In the United States in recent weeks, the media have been discussing the book of Genesis in the Bible. One television series includes conversations about Genesis with a wide range of people -- artists, scholars, writers, and others. These individuals discuss and interpret different parts of the book. One artist, for example, has found that the concept of creation has parallels with the way he creates a work of art.
By virtue of its name and content, we can accurately say that Genesis is a book about beginnings. A friend of mine used to say that anyone starting some project would benefit from reviewing Genesis before proceeding. And to get the greatest possible benefit from such a review, I've found that Mary Baker Eddy's book Science and Health with Key to the Scriptures has been invaluable. In separate chapters titled "Genesis" and "Creation," as well as in other chapters, Science and Health offers insight into the significance of the Bible's first book.
Among other things, the book addresses the fact that Genesis presents two accounts of creation. The first is one in which we are made in God's likeness, and it ends with God's declaring what He made to be "very good" (1:31). The second account is perhaps more widely known. It includes the story of Adam and Eve and their banishment from the garden of Eden. Here we find a creation that is flawed by disobedience and sin. Many people view these two accounts as involving one creation that was at first perfect but that began to decline almost as soon as God made it.
Science and Health, however, makes it much easier to understand that these are two separate accounts. Man couldn't start out perfect and then become a sinner. You and I actually have only a perfect nature, one that through prayer and spiritual understanding can be recognized and proved as real in our lives.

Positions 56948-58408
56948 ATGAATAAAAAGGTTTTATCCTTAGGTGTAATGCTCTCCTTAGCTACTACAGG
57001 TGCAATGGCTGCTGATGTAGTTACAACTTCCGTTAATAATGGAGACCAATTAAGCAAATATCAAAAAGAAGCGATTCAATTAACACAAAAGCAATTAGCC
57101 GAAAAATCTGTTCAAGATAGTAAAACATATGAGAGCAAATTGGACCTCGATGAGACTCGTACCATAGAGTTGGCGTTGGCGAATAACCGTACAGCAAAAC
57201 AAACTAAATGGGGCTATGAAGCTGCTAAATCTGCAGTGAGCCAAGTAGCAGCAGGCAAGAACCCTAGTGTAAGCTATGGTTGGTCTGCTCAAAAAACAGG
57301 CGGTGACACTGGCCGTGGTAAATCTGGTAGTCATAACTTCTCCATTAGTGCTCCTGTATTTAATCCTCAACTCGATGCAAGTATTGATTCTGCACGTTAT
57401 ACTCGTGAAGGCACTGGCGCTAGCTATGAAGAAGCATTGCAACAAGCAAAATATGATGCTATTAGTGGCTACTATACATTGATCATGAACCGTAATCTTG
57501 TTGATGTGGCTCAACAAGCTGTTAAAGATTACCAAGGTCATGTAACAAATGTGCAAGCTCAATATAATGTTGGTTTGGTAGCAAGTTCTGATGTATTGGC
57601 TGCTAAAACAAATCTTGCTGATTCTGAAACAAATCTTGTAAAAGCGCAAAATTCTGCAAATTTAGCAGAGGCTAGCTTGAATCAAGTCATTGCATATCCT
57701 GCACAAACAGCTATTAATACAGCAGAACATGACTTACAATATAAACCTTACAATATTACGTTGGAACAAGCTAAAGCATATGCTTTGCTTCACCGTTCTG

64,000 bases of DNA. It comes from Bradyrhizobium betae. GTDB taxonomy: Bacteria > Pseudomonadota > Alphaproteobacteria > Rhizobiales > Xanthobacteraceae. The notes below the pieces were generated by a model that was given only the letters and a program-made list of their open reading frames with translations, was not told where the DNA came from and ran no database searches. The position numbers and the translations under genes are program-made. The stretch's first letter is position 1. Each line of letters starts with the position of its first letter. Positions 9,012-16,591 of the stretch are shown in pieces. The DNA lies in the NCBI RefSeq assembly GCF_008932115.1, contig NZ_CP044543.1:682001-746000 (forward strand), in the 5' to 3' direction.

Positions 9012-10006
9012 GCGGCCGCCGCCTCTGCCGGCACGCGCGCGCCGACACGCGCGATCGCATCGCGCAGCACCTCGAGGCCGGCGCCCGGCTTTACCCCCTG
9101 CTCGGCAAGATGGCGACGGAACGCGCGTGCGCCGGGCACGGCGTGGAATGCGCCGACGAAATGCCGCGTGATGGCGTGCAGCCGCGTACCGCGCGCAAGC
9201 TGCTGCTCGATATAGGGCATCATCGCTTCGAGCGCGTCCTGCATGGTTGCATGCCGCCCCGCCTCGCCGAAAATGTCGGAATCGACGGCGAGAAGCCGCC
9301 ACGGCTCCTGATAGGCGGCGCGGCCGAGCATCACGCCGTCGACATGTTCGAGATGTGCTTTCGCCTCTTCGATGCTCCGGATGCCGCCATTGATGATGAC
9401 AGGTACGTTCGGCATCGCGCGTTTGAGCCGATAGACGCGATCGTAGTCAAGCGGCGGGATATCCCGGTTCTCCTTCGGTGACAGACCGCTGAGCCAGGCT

How could this be? Quite simply because sin and death never had a place in God's scheme of things. His plan has always been for there to be a perfect creation. Christian Science, Mrs. Eddy's discovery of the truth of God's creation, shows that each of us actually has that perfection now. Science and Health explains: "In the Science of Genesis we read that He saw everything which He had made, 'and, behold, it was very good.' . . . Sin, sickness, and death must be deemed as devoid of reality as they are of good, God" (p. 525).
This certainty that God is good and that He loves us all was taught by Christ Jesus. His Sermon on the Mount points out that if a child asks for bread, a parent doesn't give a stone. Or if someone asks for a fish, he isn't given a serpent. Jesus explained that if human parents with all their faults are able to give good things to their children, God certainly can do even better. He said, "How much more shall your Father which is in heaven give good things to them that ask him?" (Matthew 7:11)
Trusting that God loves you and that His creation is perfect enables you to overcome both sin and disease. This isn't always easy. It often requires difficult choices. But that's where the book of Genesis can be a great help. It spends a large part of its time dealing with choices, specifically the decision of whether to obey and trust God.
The disobedience of Adam and Eve, the jealousy of their child Cain (which led him to murder his brother Abel), the arrogance of the builders of the tower of Babel, the sinfulness of Sodom -- to mention only a few examples -- show the consequences of bad choices. But the stories of Abraham, Noah, Jacob, and Joseph dramatically show the benefits coming to those who ultimately choose to trust God. Even if these people didn't always start out doing right, good came to them in the end, when they obeyed God's laws.
Reading these Biblical accounts, with Science and Health as a guide, will give you the discernment to choose good and reject evil. In this way, the book will lead you toward greater harmony and joy. I know this because, together with the Bible, it has guided me through good days and bad, helped me morally, and healed me physically. I have come to know God.
Healing through prayer is explored in more detail in a weekly magazine, the Christian Science Sentinel.